Novell has spurned an unsolicited $1bn cash takeover bid from Elliot Associates. It said on Saturday that it had considered the company's offer to acquire Novell for $5.75 per share in cash, but concluded such a deal was "inadequate" and "undervalued" Novell's "franchise and growth prospects". Earlier this month New York-based …
I think Elliott must have misheard...
Well beyond my intelligence (not the first time) but still if I pay 1000m, that is 1bn for somebody with 991m in his pocket, and also I receive some of the money I pay as I am also part of that person with the 991m in our pocket.
Then how much am I actually paying. The 940m mentioned in the article.
I do not get it, or have I dropped zeroes (again).
"It said on Saturday that it had considered the company's offer to acquire Novell for $5.75 per share in cash, but concluded such a deal was "inadequate" and "undervalued" Novell's "franchise and growth prospects"."
What growth prospects? They've been dying slowly ever since Microsoft built networking into the OS......
"Microsoft built networking into the OS......" , hold on till I pick myself up off the floor. .......
1982 LAN Manager code and Netbios ????, windows has the least efficient networking code on the planet !
least efficient networking code
it may be, but if it's bundled into the desktop OS for "free", why would a company in 1996 want to go out and spend another $1,000 for a 5 or 10 user Netware server license? The mom-and-pop shops didn't care about efficiency, they just wanted to be able to share their files and printers. Sadly, that was the beginning of the end for Netware. And I admit to being guilty of telling clients "Nah, you don't really have to spend the money to buy Netware. You can share files and your laser printer with what's built into Windows 95. Which PC would you like for me to make into your "server"?" I am ashamed of myself...
"undervalued [...] Novell's [...] growth prospects"
You mean Novell have a prospect of growing ? (I mean positive growth)
That is what they have to hope and work for, and yes, the Linux part has been growing, if not fast but still growing.
biggest mistake Novell ever made
Novell made a huge mistake by not suing Microsoft for antitrust when MS bundled networking with the OS.
Networking technology can not and never part of any OS. Rather it is just bundled for marketing purposes. And in Microsoft's case it is illegal purposes.
Why can it not be part of the OS? Simple. Networking assumes multiple computers and you can not make any assumption that all systems will run the same OS. That has never been true. Nor will it ever be true. So networking by its very nature is independant of any and all operating systems.
You may argue that is not true with Netware. But, even with Netware the client component has nothing to do with the server OS. So the client component has always been and will continue to be independant of the OS. I has to be.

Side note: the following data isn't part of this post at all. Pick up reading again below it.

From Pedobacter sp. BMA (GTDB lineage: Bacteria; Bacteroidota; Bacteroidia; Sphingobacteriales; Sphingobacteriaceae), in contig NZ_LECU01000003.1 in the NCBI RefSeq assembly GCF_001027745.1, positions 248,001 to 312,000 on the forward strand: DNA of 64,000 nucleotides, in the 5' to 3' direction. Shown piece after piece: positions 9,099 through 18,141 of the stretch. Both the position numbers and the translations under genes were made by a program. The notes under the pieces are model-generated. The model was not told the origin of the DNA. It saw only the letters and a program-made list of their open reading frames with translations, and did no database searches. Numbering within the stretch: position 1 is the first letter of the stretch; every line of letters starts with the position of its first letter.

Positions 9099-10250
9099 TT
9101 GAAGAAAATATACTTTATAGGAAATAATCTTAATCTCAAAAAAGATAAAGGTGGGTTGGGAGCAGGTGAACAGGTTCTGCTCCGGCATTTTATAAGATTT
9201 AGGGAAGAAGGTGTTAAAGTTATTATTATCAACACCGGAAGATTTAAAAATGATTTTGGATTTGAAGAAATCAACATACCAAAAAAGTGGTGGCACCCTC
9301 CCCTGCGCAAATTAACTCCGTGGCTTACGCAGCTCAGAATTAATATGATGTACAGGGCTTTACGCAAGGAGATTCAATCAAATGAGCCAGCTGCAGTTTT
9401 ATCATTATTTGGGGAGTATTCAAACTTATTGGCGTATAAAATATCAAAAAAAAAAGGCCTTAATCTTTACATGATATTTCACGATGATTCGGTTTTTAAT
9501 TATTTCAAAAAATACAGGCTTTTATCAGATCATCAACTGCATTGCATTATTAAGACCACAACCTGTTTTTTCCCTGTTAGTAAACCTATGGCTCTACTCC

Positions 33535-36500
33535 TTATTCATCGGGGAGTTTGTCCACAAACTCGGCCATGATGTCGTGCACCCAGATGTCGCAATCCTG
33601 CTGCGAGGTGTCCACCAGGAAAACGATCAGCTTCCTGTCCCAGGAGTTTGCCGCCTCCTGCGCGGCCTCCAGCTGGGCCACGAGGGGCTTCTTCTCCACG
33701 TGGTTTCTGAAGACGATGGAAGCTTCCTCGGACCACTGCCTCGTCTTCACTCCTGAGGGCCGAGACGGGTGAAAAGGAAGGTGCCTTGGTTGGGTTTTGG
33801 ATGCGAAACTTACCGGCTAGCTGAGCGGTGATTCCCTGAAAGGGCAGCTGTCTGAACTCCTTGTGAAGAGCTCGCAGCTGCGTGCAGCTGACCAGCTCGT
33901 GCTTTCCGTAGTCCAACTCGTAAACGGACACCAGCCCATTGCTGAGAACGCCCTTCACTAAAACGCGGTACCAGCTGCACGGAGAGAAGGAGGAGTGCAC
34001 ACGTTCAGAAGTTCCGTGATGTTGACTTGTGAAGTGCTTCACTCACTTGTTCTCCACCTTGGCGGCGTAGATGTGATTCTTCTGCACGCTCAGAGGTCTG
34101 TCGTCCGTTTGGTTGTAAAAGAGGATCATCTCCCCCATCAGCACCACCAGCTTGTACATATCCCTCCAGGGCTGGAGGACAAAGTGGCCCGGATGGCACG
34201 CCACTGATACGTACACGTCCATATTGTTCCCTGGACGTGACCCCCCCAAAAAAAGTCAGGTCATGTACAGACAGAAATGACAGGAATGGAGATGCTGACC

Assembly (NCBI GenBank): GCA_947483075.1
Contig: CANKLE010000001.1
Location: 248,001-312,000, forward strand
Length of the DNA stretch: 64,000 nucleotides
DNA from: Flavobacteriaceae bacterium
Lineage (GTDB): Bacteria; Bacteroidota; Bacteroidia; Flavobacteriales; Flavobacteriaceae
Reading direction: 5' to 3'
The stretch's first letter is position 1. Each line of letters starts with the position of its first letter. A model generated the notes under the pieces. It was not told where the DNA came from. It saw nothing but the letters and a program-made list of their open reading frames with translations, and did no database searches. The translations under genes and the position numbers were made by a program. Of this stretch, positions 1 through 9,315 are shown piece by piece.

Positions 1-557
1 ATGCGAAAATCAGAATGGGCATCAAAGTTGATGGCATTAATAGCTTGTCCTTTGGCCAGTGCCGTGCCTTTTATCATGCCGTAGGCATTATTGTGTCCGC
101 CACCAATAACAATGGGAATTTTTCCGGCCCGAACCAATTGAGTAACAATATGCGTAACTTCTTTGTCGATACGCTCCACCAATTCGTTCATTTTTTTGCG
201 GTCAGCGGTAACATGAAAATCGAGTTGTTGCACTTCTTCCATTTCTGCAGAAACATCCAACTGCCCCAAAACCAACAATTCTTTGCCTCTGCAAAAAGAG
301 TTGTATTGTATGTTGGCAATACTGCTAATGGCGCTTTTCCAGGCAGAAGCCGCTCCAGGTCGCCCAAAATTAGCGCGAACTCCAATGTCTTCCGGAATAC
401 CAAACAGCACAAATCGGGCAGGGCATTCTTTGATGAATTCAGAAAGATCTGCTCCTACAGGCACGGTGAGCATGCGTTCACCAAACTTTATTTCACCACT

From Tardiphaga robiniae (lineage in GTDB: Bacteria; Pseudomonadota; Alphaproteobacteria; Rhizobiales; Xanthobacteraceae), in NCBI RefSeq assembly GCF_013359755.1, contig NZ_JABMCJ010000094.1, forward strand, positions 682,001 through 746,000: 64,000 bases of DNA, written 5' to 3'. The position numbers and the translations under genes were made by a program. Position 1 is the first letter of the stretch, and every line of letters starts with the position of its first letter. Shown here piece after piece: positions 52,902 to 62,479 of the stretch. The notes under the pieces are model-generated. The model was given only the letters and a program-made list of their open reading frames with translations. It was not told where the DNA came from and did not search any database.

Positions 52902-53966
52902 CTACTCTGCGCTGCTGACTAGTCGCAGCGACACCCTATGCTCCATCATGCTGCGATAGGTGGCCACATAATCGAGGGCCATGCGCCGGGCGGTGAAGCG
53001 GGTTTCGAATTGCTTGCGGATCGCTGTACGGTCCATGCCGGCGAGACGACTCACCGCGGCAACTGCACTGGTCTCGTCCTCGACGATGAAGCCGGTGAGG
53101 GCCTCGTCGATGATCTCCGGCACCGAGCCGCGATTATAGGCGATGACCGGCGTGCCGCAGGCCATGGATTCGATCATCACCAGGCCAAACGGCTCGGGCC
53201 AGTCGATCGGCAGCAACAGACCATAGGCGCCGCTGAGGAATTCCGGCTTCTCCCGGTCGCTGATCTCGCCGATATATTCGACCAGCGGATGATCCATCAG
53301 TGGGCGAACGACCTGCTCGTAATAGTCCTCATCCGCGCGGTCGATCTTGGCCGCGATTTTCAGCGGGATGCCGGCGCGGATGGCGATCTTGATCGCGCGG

Nobody wants a network that can only communicate with systems running the same OS. And that is true for Microsoft as well. Even they have client OSs and server OSs. So which one is the networking technology a part of? Neither is the correct engineering answer.
Microsoft just illegally bundled their client networking technology to eliminate competitive client networking technologies. And Novell is not the only company that was illegally harmed by that practice. Remember the days when you could buy client licenses even for the Microsoft systems? That changed with the illegal bundling. But, Novell, the fools they can be, did not sue Microsoft and instead just arranged with Microsoft to bundle their own client software.
Sounds fine you say? But, it eliminated a whole host of alternative networking technologies from the marketplace. Technologies that would have made multiple systems much easier to network.
You might be able to get NFS for Microsoft systems. But, you can not get Microsoft technologies on Unix or LInux. And you can not get SAMBA on Microsoft.
You should have a choice of about 3-4 complete networking technologies to install on multiple systems. But, that just does not exist today due to Microsoft's illegal business practices.
And now Novell is up for sale? No surprise.
Why should you not be able to buy a Microsoft OS sans networking and install SAMBA instead? Or, even a Novell networking stack?
Answer for the slow learners is that Microsoft continues to illegally bundled key technologies with the OS simply for the reason that it precludes fair and open markets for competing technology.
You have to be a real slow learner not to know and understand that.
Even Microsoft did not start out bundling networking technologies. Initially they sold separately. But, that let Novell compete. Bundling does in fact eliminate competitive technologies. That is why the idiots at Microsoft engage in illegal activity. Simple enough.
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